Willingness to listen to industry concerns has yielded an updated version of Energy Star Version 6.0 requirements that, at one point, had the potential to significantly cut the number of units eligible for the program.
According to the Window and Door Manufacturers Association (WDMA), early drafts of Energy Star Version 6.0, which rolls out in January, put such stringent U-factor and solar heat gain coefficients (SHGC) into effect that it could have resulted in Energy Star products reaching “a market share of less than 50%,” compared with the 80% market share it currently has.
“Especially in the northern zones, which represent such a large area, we were concerned that the cost of the product would become so cost-prohibitive for consumers that they wouldn’t buy Energy Star products, and they wouldn’t have anywhere to turn,” explains Jeff Inks, vice president of code and regulatory affairs for WDMA. Generally, he says WDMA and the industry are “supportive of where the requirements are now.” In back-and-forth discussions with the Environmental Protection Agency (EPA), WDMA asked for substantiation of data the agency used to support U-factor and SHGC changes to determine that the new values would be cost-effective within the timeframe allotted for manufacturers to meet the new criteria.
“We’re at a point now where products and homes are becoming so efficient that we’re really pushing the limits,” Inks says. “Not the limits of where the technology can go, but of how quickly we can get there. It takes time.” To address concerns, EPA ultimately adjusted the implementation date for the northern zone by a full year to January 1, 2016. The U-factor called for the North Central region was also increased to 0.3 rather than 0.29.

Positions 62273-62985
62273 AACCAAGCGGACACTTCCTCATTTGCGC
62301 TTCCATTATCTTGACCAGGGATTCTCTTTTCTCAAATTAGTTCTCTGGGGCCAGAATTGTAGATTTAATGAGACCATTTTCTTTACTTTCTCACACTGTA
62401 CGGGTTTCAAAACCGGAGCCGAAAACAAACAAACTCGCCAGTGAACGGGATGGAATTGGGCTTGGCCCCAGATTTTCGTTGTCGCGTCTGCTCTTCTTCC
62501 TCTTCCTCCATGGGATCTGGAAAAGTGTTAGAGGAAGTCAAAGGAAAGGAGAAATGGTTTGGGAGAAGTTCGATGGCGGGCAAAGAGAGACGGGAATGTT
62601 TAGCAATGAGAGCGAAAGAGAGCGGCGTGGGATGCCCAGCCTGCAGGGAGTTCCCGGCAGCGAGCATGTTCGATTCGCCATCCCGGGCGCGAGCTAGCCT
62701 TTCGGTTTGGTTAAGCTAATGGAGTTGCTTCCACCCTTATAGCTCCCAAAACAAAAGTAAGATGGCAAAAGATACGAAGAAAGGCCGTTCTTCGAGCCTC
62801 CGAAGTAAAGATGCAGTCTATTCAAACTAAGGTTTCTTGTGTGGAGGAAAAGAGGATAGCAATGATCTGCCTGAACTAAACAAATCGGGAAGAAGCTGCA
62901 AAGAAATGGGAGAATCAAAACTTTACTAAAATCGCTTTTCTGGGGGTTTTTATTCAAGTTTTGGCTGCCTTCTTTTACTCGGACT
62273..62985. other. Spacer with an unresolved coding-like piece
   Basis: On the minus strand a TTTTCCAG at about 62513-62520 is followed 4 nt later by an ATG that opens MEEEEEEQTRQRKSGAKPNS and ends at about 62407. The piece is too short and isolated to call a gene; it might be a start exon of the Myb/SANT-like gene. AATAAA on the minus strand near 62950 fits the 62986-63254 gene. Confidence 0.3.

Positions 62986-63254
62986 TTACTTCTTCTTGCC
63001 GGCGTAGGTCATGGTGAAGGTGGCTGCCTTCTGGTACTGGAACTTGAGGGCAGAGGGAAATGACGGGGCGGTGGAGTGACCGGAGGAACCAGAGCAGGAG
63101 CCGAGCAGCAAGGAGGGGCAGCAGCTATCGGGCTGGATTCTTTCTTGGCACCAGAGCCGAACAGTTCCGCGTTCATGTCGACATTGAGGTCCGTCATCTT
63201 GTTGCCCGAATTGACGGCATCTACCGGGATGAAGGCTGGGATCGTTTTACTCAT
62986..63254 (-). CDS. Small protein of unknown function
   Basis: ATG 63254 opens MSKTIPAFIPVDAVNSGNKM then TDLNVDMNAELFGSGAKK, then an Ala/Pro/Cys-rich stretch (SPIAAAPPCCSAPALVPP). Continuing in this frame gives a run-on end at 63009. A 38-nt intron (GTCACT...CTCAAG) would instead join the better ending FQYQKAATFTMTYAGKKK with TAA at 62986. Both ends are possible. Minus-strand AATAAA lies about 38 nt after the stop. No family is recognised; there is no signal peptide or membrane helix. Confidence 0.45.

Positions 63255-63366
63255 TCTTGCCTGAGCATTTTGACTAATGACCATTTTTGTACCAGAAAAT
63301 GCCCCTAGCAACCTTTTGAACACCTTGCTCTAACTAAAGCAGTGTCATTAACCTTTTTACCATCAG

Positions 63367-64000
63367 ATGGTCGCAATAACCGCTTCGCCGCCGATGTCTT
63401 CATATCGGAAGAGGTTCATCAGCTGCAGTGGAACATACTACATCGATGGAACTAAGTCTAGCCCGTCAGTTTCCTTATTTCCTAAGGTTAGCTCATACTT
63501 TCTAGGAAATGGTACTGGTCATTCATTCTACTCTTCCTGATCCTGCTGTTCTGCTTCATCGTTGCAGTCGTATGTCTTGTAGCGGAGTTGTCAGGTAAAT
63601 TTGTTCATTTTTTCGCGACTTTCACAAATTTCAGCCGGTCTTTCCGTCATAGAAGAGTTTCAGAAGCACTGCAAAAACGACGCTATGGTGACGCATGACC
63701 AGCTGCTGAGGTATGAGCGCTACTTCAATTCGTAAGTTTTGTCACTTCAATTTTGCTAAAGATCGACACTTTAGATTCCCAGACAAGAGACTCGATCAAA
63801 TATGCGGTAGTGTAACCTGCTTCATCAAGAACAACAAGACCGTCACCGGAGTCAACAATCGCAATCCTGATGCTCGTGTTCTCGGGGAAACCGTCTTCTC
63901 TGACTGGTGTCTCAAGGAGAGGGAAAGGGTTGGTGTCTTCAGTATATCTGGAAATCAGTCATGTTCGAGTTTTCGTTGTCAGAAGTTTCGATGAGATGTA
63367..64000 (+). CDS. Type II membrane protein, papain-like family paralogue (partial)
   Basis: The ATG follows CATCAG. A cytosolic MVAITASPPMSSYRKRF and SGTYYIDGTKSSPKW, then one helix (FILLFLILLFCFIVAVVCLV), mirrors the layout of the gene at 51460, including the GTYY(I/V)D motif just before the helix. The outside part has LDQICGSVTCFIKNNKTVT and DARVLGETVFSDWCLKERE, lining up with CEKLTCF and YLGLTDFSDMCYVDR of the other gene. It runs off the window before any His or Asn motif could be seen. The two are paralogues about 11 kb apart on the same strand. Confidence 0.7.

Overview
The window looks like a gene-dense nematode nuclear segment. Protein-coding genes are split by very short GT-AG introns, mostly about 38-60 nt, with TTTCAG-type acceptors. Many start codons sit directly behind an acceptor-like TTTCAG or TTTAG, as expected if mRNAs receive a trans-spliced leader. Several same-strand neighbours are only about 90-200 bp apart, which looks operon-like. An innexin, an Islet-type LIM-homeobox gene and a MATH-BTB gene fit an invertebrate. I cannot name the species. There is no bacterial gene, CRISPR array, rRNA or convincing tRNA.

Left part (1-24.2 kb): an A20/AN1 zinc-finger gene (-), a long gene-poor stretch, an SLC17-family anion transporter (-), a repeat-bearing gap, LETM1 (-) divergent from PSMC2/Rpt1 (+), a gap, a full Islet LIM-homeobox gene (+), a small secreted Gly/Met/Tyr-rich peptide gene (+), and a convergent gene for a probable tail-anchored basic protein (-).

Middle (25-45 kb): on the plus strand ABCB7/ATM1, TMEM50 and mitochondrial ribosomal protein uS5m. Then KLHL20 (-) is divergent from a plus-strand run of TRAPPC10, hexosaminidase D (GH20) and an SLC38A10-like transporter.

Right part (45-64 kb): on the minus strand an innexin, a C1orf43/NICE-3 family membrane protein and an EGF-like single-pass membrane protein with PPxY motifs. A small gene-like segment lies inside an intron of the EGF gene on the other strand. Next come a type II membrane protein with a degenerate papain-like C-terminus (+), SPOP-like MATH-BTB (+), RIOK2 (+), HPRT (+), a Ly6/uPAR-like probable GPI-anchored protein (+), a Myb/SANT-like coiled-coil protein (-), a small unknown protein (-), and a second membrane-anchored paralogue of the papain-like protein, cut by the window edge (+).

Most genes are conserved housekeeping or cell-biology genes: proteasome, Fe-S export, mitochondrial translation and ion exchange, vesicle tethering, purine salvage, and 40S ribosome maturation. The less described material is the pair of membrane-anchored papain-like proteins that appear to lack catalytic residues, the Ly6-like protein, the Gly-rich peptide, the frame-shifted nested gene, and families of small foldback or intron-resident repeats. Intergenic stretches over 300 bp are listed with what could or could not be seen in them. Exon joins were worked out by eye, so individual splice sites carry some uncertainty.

Despite frustrations with the process, manufacturers say they’re prepared to meet the timeline for Version 6.0, even without the two-phase roll-out.
Both Marvin Windows and Milgard report that their product lines have been updated to the point where the brands will be able to meet northern 2016 criteria at the time of the 2015 roll-out for the three other regions. Pella also says the vast majority of their product lines will be Energy Star compliant.
“We’re continually looking for ways to improve the energy efficiency of our products to make cost effective sense for our customers,” says Kevin Gaul, acting director of industry and regulatory affairs for Pella. “This is a process that has played out over a number of years, and we continue to make design changes for a lot of reasons, energy efficiency being one of them. Some product lines have very little or nothing to change to reach the new criteria, while others did take some level of effort.”
Representatives from Pella and Marvin say glazing options make the difference in many cases when it comes to achieving a given energy standard, whether that be Energy Star or another program. At Milgard, some changes to frame materials and the addition of foam inserts helped product lines meet goals.
Across the board, manufacturers say they’re working closely with their dealers, builders, and homeowners down the line, to make product selection easier. Online tools have been among the easiest avenues for illustrating which models in a manufacturer’s product line fit the bill for achieving a given energy standard.
“We have all the data in our quote system so our dealers know if a product doesn’t qualify,” says Christine Marvin, director of marketing Marvin Windows & Doors. “We also make sure to leverage the website and have performance data and a series of webcasts and webinars available to continue to reinforce and provide education on the topic.”
Taking advantage of that type of information will be useful to builders no matter what code they’re building to. “Homeowners in today’s day and age are much more aware of energy efficiency than they were 10 years ago,” Gaul says. “It’s a key criteria, expectation, or question they’ll ask, but that’s not the exclusive one.”
Marvin agrees. “There’s such a focus on Energy Star or high-efficiency products, so the industry builds windows and offers glazing options to help satisfy that baseline expectation,” she says. “Without question, energy efficiency is important, but once a window meets that criteria, the buyers will find other aspects of the design style that will help them bring their project to life.”